In Defense of Private Foundations, Donor Advised Funds, and Private Giving

Citing worries about wealth inequality, demanding greater public disclosure of donors, and wishing to generate more tax revenue, the progressive Institute for Policy Studies (IPS) released a report calling for a substantial and unnecessary overhaul of charitable giving rules at the federal level. Not only are the recommendations unhelpful, they can damage the ability of groups to aid and advocate on behalf of causes they believe in. 

The IPS report is a set of bad policy recommendations based on unsound methodologies. There is already extensive oversight of donations and charity operations without the need for taxing charitable giving and creating a new federal bureaucracy. NTUF has documented in the past how the proceeds from taxing private philanthropy would represent a drop in the bucket for federal revenues, but would significantly hamper private altruism. Furthermore, invasive donor disclosure is dangerous and subject to close judicial review by the federal courts.

The primary driver for this call to action is a worry about “inequality” in the charitable system — the supposed outsized importance of large donations compared to smaller donations. Using data incorrectly, the report argues that fewer people are giving to charity, meaning larger donors have more sway than they used to. But IPS only arrives at this conclusion by skewing the role middle and lower economic status Americans have on charity donations, thus making the impact of larger donors seem greater when the reality is different.

First, the IPS report misreads its own underlying data. The report relies on the biennial Indiana University’s Lilly Family School of Philanthropy survey on charitable giving. The University’s authors disclose the sources of their data, their limitations, and their strengths. While the academics relied on four data sets, IPS reported only on one, the Philanthropy Panel Study (PPS). The PPS differs from the other three studies in including religious giving in its study of charitable giving. As is well researched, religious affiliation and giving are down over the last few decades as the United States generally becomes more secular. The authors of the Indiana University study acknowledge this significant impact on the results of the PPS, but that does not make the Institute for Policy Studies paper.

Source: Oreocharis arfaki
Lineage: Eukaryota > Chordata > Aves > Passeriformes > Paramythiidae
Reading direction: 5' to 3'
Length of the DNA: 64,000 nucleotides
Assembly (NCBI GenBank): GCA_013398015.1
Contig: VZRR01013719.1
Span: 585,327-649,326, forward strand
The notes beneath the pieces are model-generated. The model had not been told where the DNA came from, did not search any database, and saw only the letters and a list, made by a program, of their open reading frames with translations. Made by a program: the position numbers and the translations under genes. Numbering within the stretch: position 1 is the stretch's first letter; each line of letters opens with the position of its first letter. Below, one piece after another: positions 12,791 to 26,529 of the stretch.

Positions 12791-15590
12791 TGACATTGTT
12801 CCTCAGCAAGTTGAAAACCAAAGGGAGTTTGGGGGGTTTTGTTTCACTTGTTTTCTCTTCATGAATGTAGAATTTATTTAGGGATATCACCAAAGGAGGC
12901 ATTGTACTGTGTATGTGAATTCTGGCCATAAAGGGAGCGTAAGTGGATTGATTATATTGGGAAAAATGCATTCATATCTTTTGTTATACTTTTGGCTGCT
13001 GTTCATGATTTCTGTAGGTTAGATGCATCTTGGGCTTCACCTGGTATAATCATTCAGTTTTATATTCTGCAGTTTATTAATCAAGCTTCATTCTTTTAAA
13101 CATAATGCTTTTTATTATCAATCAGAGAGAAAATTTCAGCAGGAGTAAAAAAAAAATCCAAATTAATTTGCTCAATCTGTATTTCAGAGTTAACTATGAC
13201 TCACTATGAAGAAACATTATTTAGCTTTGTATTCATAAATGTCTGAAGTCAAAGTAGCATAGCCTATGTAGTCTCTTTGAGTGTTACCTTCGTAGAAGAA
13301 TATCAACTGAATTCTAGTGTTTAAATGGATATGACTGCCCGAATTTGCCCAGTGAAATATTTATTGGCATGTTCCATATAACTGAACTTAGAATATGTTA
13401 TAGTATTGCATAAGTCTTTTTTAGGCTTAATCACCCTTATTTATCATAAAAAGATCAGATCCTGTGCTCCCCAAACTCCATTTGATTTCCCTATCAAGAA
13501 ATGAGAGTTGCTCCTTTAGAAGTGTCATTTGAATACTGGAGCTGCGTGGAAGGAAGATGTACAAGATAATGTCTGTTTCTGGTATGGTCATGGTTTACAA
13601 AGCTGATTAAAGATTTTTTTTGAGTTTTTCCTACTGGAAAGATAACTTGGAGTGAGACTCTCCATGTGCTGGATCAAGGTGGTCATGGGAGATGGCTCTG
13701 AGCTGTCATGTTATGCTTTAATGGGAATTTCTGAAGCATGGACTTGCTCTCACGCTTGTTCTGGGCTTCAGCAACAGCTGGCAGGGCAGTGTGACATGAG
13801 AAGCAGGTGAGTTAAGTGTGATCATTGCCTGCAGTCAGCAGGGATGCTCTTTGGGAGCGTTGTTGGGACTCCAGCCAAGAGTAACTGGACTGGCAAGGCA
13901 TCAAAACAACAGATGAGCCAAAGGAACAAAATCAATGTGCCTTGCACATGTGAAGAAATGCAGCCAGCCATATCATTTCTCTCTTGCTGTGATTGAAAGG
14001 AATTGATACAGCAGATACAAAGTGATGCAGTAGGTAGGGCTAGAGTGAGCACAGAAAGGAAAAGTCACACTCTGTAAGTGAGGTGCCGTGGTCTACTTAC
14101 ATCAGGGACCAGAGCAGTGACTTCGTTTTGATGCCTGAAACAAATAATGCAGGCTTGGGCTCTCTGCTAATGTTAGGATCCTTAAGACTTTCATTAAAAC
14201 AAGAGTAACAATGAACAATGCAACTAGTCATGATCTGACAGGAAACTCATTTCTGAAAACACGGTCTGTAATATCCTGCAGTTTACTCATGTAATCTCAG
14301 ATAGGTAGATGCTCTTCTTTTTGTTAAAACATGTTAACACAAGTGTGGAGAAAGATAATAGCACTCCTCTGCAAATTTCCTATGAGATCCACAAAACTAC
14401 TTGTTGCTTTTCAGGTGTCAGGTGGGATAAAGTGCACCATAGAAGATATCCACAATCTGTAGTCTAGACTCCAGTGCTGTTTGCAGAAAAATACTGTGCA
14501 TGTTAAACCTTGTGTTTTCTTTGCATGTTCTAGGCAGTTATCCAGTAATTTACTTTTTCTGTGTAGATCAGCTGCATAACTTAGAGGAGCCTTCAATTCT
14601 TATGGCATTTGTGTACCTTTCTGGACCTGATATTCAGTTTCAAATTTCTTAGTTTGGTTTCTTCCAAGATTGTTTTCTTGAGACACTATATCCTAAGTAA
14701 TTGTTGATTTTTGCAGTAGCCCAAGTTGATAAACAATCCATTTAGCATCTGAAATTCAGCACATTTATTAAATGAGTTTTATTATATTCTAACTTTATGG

Second, the IPS report cites the recent drop in tax itemizers incorrectly as evidence that charitable giving has dropped. But the Tax Cuts and Jobs Act (TCJA) nearly doubled the standard deduction with the express goal of reducing the number of itemizers, allowing for a simplified tax code and saving everyone time and money. This was one of the key successes of the TCJA, resulting in nearly two-thirds of taxpayers who previously itemized their taxes switching to taking the standard deduction.

But that means comparing charitable deductions based on itemized filings from before the TCJA to now is a mistake. In reality, the Tax Foundation found that the TCJA didn’t impact charitable giving past 2018 (because some donors front-loaded 2018 giving in 2017 when the marginal tax rate was higher). 

After misidentifying the problem, the IPS report follows with bad “solutions.”

In a troublesome call for bigger government, the IPS report calls for new taxes to fund a new federal agency to oversee charitable giving — removing the responsibility from the IRS. The progressive think tank recommends funding the office via excise taxes on foundations. It’s unclear what exactly this new agency would do that is not already covered by federal and state regulators. The IRS oversees charitable giving, particularly for charities that generate tax deductions for their donors, but each state also regulates charities. There are therefore already dozens of enforcement agencies that review charitable giving, plus independent private groups like Guidestar and Charity Navigator. Nevertheless, IPS recommends that philanthropic groups be taxed to pay for a redundant level of federal regulation.